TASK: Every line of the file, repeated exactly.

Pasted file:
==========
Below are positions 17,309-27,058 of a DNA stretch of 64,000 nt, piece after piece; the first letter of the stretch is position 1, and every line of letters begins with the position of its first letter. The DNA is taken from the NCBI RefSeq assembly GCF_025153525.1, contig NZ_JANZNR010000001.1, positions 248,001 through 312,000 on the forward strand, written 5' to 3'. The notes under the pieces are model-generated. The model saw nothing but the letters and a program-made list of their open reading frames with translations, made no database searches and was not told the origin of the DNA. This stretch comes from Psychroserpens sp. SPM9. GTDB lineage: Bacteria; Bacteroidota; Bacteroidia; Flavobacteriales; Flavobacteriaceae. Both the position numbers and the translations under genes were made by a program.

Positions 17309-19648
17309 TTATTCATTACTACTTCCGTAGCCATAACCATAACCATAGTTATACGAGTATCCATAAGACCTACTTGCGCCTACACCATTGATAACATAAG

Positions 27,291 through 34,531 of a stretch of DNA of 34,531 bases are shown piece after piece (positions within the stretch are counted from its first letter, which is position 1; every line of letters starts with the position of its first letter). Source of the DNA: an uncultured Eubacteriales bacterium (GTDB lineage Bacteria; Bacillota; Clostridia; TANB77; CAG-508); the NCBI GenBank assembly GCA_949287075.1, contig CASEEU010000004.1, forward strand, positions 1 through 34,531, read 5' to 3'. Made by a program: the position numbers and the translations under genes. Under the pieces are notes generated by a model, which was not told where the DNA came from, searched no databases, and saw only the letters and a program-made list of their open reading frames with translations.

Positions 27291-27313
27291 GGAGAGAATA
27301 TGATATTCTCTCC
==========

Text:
Below are positions 17,309-27,058 of a DNA stretch of 64,000 nt, piece after piece; the first letter of the stretch is position 1, and every line of letters begins with the position of its first letter. The DNA is taken from the NCBI RefSeq assembly GCF_025153525.1, contig NZ_JANZNR010000001.1, positions 248,001 through 312,000 on the forward strand, written 5' to 3'. The notes under the pieces are model-generated. The model saw nothing but the letters and a program-made list of their open reading frames with translations, made no database searches and was not told the origin of the DNA. This stretch comes from Psychroserpens sp. SPM9. GTDB lineage: Bacteria; Bacteroidota; Bacteroidia; Flavobacteriales; Flavobacteriaceae. Both the position numbers and the translations under genes were made by a program.

Positions 17309-19648
17309 TTATTCATTACTACTTCCGTAGCCATAACCATAACCATAGTTATACGAGTATCCATAAGACCTACTTGCGCCTACACCATTGATAACATAAG

Positions 27,291 through 34,531 of a stretch of DNA of 34,531 bases are shown piece after piece (positions within the stretch are counted from its first letter, which is position 1; every line of letters starts with the position of its first letter). Source of the DNA: an uncultured Eubacteriales bacterium (GTDB lineage Bacteria; Bacillota; Clostridia; TANB77; CAG-508); the NCBI GenBank assembly GCA_949287075.1, contig CASEEU010000004.1, forward strand, positions 1 through 34,531, read 5' to 3'. Made by a program: the position numbers and the translations under genes. Under the pieces are notes generated by a model, which was not told where the DNA came from, searched no databases, and saw only the letters and a program-made list of their open reading frames with translations.

Positions 27291-27313
27291 GGAGAGAATA
27301 TGATATTCTCTCC